Among the couples in which the husband was circumcised and a sheath or cap was used, there were no cancer patients and 7 controls. Among those in which the husband was circumcised and no sheath or cap used, there were 12 patients and 7 controls. Of those in which the husband was not circumcised, and a sheath or cap was used, there were 6 patients and 13 controls. Of those in which the husband was not circumcised and no sheath or cap was used, there were 26 patients and 15 controls.15

It appears from these findings that if either of these factors is valid, then use of an obstructive contraceptive seems to be a more important protective factor than lack of foreskin. Among the group in which the husband was intact and an obstructive contraceptive was used, there were more than twice as many controls as patients.

Interestingly, Aitken‑Swan and Baird cite the rates of 2.2 cases of cervical cancer per 100,000 among Jewish women in Israel; 17 per 100,000 among women in Sweden, and 44 per 100,000 among American women. The second and third statistics are especially worth noting for Sweden has a nearly exclusively intact male population and yet a lower rate of cervical cancer than does the United States which has a largely circumcised male population.15

Similarly, the World Health Organization reports statistics on the mortality rates from cancer of the cervix during the years 1958 to 1967. Among every 1,000,000 females, the percentage of deaths from cervical cancer was 7.3 to 9.8 in the United States; 6.2 to 6.9 in the Netherlands; 6.0 to 7.3 in Finland; and 6.5 to 8.3 in Sweden.  Obviously the death rates from this disease are higher in our country with its largely circumcised male population, than they are in the Netherlands, Finland, or Sweden, all of which have a primarily intact male population.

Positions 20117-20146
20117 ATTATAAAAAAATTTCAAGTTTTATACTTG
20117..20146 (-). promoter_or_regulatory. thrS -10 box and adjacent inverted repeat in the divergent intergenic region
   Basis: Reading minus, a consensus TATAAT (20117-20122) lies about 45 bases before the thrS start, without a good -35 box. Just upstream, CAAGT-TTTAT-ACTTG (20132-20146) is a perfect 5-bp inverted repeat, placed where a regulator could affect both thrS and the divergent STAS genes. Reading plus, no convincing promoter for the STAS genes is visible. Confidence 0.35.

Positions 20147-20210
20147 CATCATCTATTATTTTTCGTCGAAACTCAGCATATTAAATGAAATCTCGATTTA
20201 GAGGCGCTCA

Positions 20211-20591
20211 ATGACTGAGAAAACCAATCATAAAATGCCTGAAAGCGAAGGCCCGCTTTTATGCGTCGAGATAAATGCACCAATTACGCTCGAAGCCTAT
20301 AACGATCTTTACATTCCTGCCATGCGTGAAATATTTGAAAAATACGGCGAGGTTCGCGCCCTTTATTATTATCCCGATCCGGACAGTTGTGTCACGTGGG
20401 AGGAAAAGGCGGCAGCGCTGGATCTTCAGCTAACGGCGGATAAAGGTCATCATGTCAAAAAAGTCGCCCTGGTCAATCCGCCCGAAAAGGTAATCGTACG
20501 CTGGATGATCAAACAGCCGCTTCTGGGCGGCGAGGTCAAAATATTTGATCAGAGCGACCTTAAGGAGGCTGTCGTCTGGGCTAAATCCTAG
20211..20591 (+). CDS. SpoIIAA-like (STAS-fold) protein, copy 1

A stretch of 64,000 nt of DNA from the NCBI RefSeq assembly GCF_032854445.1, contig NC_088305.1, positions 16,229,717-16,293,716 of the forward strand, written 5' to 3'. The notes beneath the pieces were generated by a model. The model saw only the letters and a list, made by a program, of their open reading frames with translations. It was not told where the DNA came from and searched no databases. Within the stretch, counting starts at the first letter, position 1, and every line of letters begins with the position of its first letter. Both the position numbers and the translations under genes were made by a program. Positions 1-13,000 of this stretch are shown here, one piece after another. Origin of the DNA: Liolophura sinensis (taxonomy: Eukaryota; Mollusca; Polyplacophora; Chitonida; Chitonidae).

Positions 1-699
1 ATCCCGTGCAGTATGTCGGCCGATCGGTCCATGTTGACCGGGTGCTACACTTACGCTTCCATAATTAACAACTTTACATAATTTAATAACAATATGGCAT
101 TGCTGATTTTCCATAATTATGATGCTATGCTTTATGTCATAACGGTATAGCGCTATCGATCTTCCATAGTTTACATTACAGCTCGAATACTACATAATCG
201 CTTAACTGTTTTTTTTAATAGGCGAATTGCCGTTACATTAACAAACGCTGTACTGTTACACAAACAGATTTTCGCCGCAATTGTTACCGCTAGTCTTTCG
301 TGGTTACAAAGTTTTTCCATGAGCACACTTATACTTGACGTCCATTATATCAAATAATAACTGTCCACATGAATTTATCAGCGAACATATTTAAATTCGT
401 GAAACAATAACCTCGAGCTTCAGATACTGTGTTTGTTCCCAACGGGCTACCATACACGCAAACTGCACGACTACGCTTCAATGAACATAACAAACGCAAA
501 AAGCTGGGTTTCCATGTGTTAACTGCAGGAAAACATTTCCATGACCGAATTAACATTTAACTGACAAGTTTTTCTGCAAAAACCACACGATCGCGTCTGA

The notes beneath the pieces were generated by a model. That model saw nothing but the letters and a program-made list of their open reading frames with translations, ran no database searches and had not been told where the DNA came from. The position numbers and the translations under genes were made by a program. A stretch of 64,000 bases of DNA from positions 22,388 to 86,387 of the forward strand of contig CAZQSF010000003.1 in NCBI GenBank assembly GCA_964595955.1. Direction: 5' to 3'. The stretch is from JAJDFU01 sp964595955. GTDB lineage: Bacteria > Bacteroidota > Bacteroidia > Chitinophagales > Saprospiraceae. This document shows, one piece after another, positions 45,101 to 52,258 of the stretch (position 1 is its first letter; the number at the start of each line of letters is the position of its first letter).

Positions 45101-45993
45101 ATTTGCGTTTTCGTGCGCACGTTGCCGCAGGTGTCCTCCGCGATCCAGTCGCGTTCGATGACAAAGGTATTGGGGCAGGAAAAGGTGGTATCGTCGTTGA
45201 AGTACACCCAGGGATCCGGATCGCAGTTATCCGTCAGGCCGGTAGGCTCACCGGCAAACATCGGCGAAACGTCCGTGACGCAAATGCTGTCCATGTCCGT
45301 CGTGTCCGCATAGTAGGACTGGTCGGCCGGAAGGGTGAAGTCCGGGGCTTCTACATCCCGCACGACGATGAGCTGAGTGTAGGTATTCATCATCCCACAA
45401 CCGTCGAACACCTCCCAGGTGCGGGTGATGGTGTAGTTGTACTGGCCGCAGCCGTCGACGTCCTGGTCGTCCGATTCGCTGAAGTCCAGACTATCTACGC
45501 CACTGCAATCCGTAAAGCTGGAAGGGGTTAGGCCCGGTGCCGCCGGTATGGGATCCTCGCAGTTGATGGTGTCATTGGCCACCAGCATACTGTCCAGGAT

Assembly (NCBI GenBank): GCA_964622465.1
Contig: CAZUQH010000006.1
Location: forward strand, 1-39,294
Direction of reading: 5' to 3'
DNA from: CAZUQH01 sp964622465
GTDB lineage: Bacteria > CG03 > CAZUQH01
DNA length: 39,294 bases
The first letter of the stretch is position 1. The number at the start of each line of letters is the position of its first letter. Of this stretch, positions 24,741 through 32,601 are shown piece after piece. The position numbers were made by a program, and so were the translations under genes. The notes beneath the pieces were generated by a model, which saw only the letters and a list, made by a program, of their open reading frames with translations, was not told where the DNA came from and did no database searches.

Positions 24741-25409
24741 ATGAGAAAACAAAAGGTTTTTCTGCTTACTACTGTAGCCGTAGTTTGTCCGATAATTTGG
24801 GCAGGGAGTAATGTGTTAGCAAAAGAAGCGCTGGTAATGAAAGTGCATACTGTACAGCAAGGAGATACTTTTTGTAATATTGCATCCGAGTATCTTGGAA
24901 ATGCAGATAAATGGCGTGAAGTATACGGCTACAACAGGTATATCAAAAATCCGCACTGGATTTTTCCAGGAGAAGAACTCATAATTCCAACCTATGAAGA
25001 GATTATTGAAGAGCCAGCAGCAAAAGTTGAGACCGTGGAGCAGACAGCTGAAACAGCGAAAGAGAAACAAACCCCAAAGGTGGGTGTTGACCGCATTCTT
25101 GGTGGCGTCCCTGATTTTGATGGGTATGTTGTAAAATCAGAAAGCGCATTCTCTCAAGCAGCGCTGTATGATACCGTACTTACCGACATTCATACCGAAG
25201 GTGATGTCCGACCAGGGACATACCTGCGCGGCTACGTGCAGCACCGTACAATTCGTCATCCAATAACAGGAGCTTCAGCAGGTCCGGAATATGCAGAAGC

The low rates of cervical cancer among Jewish women may be determined by lifestyle, sexual practices, personal hygiene, or genetic factors, instead of circumcision. The higher rates of cervical cancer among American Jewish women compared to Israeli Jewish women may be due to more intermarrying and conversion to Judaism of different types of peoples among the American Jewish population, thusly affecting their genetic makeup.

Controlled Experiments with Smegma

A number of experiments have been conducted with laboratory animals in an attempt to investigate the alleged carcinogenicity of smegma. Some of these have already been discussed in the chapter on penile cancer. Four other such studies, most of which have involved the direct application of smegma to the cervixes of mice, are discussed here.

Fishman, Shear, Friedman, and Stewart injected human smegma subcutaneously into 12 mice. There was abscess formation and ulceration at the sites of injections, but no tumors grew.